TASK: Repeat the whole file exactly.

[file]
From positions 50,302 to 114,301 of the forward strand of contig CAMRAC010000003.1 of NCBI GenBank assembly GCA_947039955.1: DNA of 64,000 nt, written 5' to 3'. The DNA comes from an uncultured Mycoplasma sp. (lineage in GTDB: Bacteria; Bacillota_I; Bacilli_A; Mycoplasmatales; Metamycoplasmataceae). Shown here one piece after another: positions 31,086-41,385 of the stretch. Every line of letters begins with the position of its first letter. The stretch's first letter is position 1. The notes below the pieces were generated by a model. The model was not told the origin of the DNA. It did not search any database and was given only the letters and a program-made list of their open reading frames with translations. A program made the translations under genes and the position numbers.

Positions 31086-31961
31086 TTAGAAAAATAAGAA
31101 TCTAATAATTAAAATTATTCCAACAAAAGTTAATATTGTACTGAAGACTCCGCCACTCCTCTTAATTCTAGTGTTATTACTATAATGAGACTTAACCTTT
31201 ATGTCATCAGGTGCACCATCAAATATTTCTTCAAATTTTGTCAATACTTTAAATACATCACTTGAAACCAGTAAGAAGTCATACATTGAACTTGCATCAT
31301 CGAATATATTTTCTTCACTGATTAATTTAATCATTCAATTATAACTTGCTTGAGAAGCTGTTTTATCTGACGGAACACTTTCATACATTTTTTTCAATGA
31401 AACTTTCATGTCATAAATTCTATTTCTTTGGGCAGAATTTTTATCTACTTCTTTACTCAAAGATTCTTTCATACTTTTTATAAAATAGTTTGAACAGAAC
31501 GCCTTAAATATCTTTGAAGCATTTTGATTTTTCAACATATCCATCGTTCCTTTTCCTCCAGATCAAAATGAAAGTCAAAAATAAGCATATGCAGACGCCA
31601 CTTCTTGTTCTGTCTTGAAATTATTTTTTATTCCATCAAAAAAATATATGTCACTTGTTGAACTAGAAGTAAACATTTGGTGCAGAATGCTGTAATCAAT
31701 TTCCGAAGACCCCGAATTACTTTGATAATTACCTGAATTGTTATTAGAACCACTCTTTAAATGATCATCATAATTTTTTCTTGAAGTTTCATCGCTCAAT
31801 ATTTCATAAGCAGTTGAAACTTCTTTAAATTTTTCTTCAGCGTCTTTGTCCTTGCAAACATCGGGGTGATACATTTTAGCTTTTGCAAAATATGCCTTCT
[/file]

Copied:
From positions 50,302 to 114,301 of the forward strand of contig CAMRAC010000003.1 of NCBI GenBank assembly GCA_947039955.1: DNA of 64,000 nt, written 5' to 3'. The DNA comes from an uncultured Mycoplasma sp. (lineage in GTDB: Bacteria; Bacillota_I; Bacilli_A; Mycoplasmatales; Metamycoplasmataceae). Shown here one piece after another: positions 31,086-41,385 of the stretch. Every line of letters begins with the position of its first letter. The stretch's first letter is position 1. The notes below the pieces were generated by a model. The model was not told the origin of the DNA. It did not search any database and was given only the letters and a program-made list of their open reading frames with translations. A program made the translations under genes and the position numbers.

Positions 31086-31961
31086 TTAGAAAAATAAGAA
31101 TCTAATAATTAAAATTATTCCAACAAAAGTTAATATTGTACTGAAGACTCCGCCACTCCTCTTAATTCTAGTGTTATTACTATAATGAGACTTAACCTTT
31201 ATGTCATCAGGTGCACCATCAAATATTTCTTCAAATTTTGTCAATACTTTAAATACATCACTTGAAACCAGTAAGAAGTCATACATTGAACTTGCATCAT
31301 CGAATATATTTTCTTCACTGATTAATTTAATCATTCAATTATAACTTGCTTGAGAAGCTGTTTTATCTGACGGAACACTTTCATACATTTTTTTCAATGA
31401 AACTTTCATGTCATAAATTCTATTTCTTTGGGCAGAATTTTTATCTACTTCTTTACTCAAAGATTCTTTCATACTTTTTATAAAATAGTTTGAACAGAAC
31501 GCCTTAAATATCTTTGAAGCATTTTGATTTTTCAACATATCCATCGTTCCTTTTCCTCCAGATCAAAATGAAAGTCAAAAATAAGCATATGCAGACGCCA
31601 CTTCTTGTTCTGTCTTGAAATTATTTTTTATTCCATCAAAAAAATATATGTCACTTGTTGAACTAGAAGTAAACATTTGGTGCAGAATGCTGTAATCAAT
31701 TTCCGAAGACCCCGAATTACTTTGATAATTACCTGAATTGTTATTAGAACCACTCTTTAAATGATCATCATAATTTTTTCTTGAAGTTTCATCGCTCAAT
31801 ATTTCATAAGCAGTTGAAACTTCTTTAAATTTTTCTTCAGCGTCTTTGTCCTTGCAAACATCGGGGTGATACATTTTAGCTTTTGCAAAATATGCCTTCT